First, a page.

Your Window to the World

Published : 15 July 2015

If you thought all windows were the same, you are clearly mistaken. There is an incredible range of home windows available to suit just about any architectural style, heritage demands and personal choice. In fact, gone are the days of dark, dingy corners that never see the light of day - there's even a solution for that!
For in addition to traditional sliding and hinged window styles, you can choose to install a skylight to increase natural light into your home. There's no right or wrong when it comes to window size. Larger windows will increase ventilation opportunities while smaller openings will provide improved security.
It’s also useful to consider energy efficient styles and maintenance needs when making your home window selection. Hinged windows generally have lower air leakage rates than sliding windows, therefore increasing their energy efficiency. In contrast sliding windows are an easy to maintain option only requiring an occasional clean of the tracks and glass.
You may also find that you need different window styles throughout your home depending on which way your home faces, the climate etc.

Double hung windows

Double hung windows open vertically. Both sashes of the window normally slide, and screens can be installed outside of the window frame.

Horizontal sliding windows

These windows slide open horizontally, can feature two or more sashes and offer a nice clear opening for good ventilation.

Bi-fold windows

Very popular over the last few years, bi-fold windows comprise two or more panels folding onto themselves, concertina style.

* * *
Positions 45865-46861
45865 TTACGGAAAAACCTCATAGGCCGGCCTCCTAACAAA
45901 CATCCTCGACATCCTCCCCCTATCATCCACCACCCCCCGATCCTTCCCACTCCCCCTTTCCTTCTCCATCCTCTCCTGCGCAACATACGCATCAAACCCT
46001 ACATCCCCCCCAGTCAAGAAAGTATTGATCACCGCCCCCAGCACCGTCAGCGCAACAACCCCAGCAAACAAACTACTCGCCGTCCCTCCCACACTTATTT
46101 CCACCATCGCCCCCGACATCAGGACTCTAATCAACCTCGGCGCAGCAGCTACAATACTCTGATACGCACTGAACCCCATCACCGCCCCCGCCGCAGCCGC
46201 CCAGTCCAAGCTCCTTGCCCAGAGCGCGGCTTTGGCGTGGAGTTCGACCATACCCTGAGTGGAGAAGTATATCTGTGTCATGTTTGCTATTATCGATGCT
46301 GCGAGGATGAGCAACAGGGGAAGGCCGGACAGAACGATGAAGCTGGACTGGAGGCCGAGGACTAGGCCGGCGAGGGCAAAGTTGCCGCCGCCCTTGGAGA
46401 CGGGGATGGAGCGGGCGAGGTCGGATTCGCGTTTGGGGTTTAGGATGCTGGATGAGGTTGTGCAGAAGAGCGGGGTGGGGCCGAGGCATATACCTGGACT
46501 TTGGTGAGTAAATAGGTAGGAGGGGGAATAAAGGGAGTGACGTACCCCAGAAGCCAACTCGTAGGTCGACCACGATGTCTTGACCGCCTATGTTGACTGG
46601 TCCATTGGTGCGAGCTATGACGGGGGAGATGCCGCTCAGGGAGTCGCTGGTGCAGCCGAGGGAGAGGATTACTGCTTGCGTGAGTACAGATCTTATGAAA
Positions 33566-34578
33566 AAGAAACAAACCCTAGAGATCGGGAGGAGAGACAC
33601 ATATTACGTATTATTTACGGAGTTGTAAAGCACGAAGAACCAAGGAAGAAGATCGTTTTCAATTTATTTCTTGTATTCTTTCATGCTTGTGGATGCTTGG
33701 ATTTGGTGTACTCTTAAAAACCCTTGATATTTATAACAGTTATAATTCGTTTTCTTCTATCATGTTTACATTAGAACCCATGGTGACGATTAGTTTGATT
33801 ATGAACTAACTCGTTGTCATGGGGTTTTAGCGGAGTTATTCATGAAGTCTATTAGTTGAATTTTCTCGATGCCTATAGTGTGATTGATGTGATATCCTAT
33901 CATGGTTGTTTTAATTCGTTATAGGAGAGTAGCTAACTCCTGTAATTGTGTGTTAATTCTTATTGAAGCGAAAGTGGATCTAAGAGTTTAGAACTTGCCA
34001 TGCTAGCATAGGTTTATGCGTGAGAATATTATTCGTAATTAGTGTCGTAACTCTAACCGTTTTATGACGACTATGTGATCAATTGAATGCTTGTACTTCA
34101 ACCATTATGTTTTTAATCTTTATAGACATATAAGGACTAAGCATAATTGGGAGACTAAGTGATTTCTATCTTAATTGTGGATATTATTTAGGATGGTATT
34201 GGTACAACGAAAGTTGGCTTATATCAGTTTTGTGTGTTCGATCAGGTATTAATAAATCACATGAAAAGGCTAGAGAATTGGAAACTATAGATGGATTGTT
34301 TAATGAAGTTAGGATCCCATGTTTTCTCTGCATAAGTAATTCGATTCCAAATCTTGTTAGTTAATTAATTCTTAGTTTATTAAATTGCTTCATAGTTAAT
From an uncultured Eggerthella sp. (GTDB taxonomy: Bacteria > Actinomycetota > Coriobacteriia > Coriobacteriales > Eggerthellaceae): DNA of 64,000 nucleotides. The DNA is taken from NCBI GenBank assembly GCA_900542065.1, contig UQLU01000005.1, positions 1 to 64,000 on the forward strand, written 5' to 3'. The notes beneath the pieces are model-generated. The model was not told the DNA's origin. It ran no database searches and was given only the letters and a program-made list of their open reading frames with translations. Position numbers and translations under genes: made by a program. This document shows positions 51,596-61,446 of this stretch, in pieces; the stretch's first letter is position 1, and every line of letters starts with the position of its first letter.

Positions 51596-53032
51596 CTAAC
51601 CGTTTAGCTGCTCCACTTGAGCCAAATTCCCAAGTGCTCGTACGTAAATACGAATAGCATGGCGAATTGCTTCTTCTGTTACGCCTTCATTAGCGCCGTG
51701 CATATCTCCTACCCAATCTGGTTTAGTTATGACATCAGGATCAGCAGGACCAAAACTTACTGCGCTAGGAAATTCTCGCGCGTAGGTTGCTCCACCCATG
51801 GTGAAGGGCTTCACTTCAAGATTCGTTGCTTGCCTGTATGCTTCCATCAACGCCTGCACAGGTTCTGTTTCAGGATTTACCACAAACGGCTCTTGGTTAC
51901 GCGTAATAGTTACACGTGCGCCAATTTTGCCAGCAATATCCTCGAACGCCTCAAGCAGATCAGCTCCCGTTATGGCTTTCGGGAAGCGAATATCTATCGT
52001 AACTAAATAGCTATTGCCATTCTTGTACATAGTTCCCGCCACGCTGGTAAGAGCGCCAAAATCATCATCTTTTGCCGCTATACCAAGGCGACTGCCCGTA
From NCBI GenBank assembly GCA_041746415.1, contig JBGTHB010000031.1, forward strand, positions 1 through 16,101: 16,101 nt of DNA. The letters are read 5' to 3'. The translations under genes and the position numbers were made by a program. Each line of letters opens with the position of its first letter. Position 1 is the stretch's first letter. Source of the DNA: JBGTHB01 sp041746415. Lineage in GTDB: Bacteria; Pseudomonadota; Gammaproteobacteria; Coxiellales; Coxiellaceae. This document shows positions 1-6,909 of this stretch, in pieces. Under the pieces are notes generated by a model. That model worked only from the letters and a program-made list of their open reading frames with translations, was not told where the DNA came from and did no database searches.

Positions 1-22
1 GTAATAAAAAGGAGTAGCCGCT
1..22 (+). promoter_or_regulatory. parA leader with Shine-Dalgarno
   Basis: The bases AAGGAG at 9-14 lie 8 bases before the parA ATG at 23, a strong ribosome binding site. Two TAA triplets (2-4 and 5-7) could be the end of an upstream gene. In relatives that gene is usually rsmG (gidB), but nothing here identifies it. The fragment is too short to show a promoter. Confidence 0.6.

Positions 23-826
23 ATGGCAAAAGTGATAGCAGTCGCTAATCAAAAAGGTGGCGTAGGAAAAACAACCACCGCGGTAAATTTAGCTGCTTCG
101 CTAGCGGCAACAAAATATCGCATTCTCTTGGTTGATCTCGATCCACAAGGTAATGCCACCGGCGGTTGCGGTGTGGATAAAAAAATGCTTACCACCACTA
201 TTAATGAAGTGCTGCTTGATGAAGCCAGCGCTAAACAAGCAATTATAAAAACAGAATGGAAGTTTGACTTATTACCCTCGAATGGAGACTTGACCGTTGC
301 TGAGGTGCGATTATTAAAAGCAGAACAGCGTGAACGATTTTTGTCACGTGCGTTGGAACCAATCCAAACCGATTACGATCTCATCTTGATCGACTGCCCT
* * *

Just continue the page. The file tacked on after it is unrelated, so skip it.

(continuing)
Retractable roll-down fly-screens can be added to the initial design.

Louvre windows

Very popular in coastal homes, and very practical. Louvre windows feature a series of blades that tilt to open, either by handle, lever or remote control.
The blades can be made of glass, aluminium and timber, and are great for allowing filtered light and breezes.


Skylights have become increasingly popular for those difficult to light rooms, as they are generally placed in the ceiling and allow much more light into a room than windows do, thanks to their access to direct sunlight.

Casement windows

Old fashioned but still found in a lot of older, Queenslander-style homes, casement windows are hinged at the sides and open outward, with screens on the inside.

Awning windows

Awning windows are hinged at the top, and open outward. These come in a variety of different shapes and configurations and are good for wet weather.

Tilt and turn windows

Tilt and turn windows pen inwards in two actions – they turn like a casement window and tilt like a hopper window.

Clerestory windows

Again, a style that has become increasingly popular in recent years. Traditionally, clerestory windows were narrow bands of windows across the tops of buildings, but now seem to include any 'higher-than-average' window.